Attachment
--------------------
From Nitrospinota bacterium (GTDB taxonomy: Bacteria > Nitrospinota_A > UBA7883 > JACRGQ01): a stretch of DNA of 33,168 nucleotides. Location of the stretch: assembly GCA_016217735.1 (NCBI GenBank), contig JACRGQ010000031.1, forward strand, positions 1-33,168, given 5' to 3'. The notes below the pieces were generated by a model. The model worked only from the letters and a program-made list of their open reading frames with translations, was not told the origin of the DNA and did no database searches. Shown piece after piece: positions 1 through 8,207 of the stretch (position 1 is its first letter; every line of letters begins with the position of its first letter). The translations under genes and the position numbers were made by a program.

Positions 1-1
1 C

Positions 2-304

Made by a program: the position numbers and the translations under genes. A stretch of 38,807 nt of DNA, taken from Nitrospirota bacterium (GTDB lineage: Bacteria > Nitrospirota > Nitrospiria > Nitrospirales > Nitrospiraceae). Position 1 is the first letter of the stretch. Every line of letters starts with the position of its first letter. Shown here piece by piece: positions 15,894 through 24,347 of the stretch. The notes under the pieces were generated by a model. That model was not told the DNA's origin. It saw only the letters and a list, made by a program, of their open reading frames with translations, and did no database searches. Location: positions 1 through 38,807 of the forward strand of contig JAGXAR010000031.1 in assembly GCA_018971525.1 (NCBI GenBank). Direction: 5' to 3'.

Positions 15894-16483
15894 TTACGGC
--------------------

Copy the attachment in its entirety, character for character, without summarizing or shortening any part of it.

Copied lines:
From Nitrospinota bacterium (GTDB taxonomy: Bacteria > Nitrospinota_A > UBA7883 > JACRGQ01): a stretch of DNA of 33,168 nucleotides. Location of the stretch: assembly GCA_016217735.1 (NCBI GenBank), contig JACRGQ010000031.1, forward strand, positions 1-33,168, given 5' to 3'. The notes below the pieces were generated by a model. The model worked only from the letters and a program-made list of their open reading frames with translations, was not told the origin of the DNA and did no database searches. Shown piece after piece: positions 1 through 8,207 of the stretch (position 1 is its first letter; every line of letters begins with the position of its first letter). The translations under genes and the position numbers were made by a program.

Positions 1-1
1 C

Positions 2-304

Made by a program: the position numbers and the translations under genes. A stretch of 38,807 nt of DNA, taken from Nitrospirota bacterium (GTDB lineage: Bacteria > Nitrospirota > Nitrospiria > Nitrospirales > Nitrospiraceae). Position 1 is the first letter of the stretch. Every line of letters starts with the position of its first letter. Shown here piece by piece: positions 15,894 through 24,347 of the stretch. The notes under the pieces were generated by a model. That model was not told the DNA's origin. It saw only the letters and a list, made by a program, of their open reading frames with translations, and did no database searches. Location: positions 1 through 38,807 of the forward strand of contig JAGXAR010000031.1 in assembly GCA_018971525.1 (NCBI GenBank). Direction: 5' to 3'.

Positions 15894-16483
15894 TTACGGC